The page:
Chris Christie Will Never Be Free of Bridgegate, No Matter What

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At some point this week, a report commissioned by Chris Christie and paid for by the Christie administration and completed by friends of Chris Christie will be released, and it will apparently say that Chris Christie was not involved in Bridgegate. Critics of Christie are skeptical about the report (that no one has seen), but this is the thing: Chris Christie will never be completely free of the scandal.

The Newark Star-Ledger editorial board, which in January called for Christie's resignation (with a few qualifiers), published an op-ed on Tuesday mocking the report. "Gov. Chris Christie’s lawyers think he’s innocent," they write in response to a report in The New York Times. "He knew nothing — nothing! — about those controversial lane closures at the George Washington Bridge in September. That’s the official conclusion of their internal investigation, the actual content of which we have yet to see." It calls out various conflicts of interest and reasons to be skeptical.

WNYC articulates similar skepticism in a handy list format. Christie's ties to the law firm conducting the review should make you question its independence. It lacks information from several key players who have taken the Fifth before an inquiry being conducted by the legislature. Therefore, question the report's completeness. It's really a good list, in fact, poking all sorts of holes in the report. Its author, Matt Katz, also went on the radio to offer his thoughts, pointing out that the leak to the Times is probably meant to establish one thought firmly in the public mind: Christie is innocent. Katz's article offers reasons to doubt that.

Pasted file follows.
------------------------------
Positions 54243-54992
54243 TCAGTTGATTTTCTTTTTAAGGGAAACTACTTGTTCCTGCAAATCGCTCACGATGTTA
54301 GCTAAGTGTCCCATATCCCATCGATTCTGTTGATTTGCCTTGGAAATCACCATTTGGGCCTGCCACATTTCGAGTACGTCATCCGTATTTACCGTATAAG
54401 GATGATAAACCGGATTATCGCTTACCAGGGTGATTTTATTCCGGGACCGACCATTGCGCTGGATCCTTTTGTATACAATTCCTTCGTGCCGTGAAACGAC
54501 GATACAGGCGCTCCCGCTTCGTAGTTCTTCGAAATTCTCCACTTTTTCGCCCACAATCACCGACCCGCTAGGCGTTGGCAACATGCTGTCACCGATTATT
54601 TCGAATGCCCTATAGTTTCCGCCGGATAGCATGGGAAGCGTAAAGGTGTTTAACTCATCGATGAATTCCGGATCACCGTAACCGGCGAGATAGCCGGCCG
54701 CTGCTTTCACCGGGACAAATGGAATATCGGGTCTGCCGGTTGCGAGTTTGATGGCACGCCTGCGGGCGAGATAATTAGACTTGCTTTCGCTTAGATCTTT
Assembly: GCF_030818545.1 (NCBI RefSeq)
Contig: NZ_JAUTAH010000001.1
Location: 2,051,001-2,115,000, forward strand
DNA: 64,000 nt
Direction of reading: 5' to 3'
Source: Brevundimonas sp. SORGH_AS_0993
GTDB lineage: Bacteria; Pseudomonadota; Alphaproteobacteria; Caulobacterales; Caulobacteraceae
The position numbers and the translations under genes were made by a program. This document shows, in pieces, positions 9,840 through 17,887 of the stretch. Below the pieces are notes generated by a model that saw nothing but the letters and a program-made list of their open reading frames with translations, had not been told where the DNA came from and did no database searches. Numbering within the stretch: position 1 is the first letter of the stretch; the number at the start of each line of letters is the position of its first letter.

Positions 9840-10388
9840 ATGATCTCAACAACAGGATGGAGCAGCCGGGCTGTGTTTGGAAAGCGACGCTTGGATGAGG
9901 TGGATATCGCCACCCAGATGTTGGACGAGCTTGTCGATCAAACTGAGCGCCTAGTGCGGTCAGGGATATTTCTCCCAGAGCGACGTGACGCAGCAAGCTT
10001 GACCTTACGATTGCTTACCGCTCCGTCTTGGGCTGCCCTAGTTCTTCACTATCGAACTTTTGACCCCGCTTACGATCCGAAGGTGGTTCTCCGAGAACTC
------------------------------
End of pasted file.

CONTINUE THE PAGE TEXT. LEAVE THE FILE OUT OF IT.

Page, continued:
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As any student of philosophy knows, it is impossible to prove a negative logical assertion. There's a reason that our legal system doesn't require innocence be proven, just that guilt be demonstrated beyond reasonable doubt. Your choices are guilty and not guilty. Christie right now is not proven guilty, but he'll never be proven innocent.

Let's say that Bridget Anne Kelly, author of the "time for traffic problems" email, says that Christie wasn't involved the decision. Let's say that's agreed to by the other staffers that didn't participate in the query, and there's no evidence anywhere else that suggests he was involved. Will people universally accept that Christie wasn't involved? No. Democrats, pressing a political advantage, will raise whatever questions they can. That process, in fact, has already begun. Conspiracy theorists will ply various options: Kelly is lying, Christie deleted emails, etc. Tiny evidential disagreements will become exaggerated reasons for doubt. This is how it works.

It puts Christie in a bind. He wants to run for president in 2016, and doesn't want this hanging over him. He wants the report from the lawyers he hired to be the final word on the issue. Or, barring that, for the (Democratically-controlled) legislature's investigation to offer some finality. Neither will achieve that.

Do a quick Google search for "IRS Obama." Or "Benghazi Obama." Or any one of a million combinations of "Obama" or "Clinton" and anything else. Full exoneration in the public eye will never happen. Chris Christie will run for president (if he does) in the shadow of the George Washington Bridge. As he often says, politics ain't beanbag. Nor is it a jury trial.

This article is from the archive of our partner The Wire.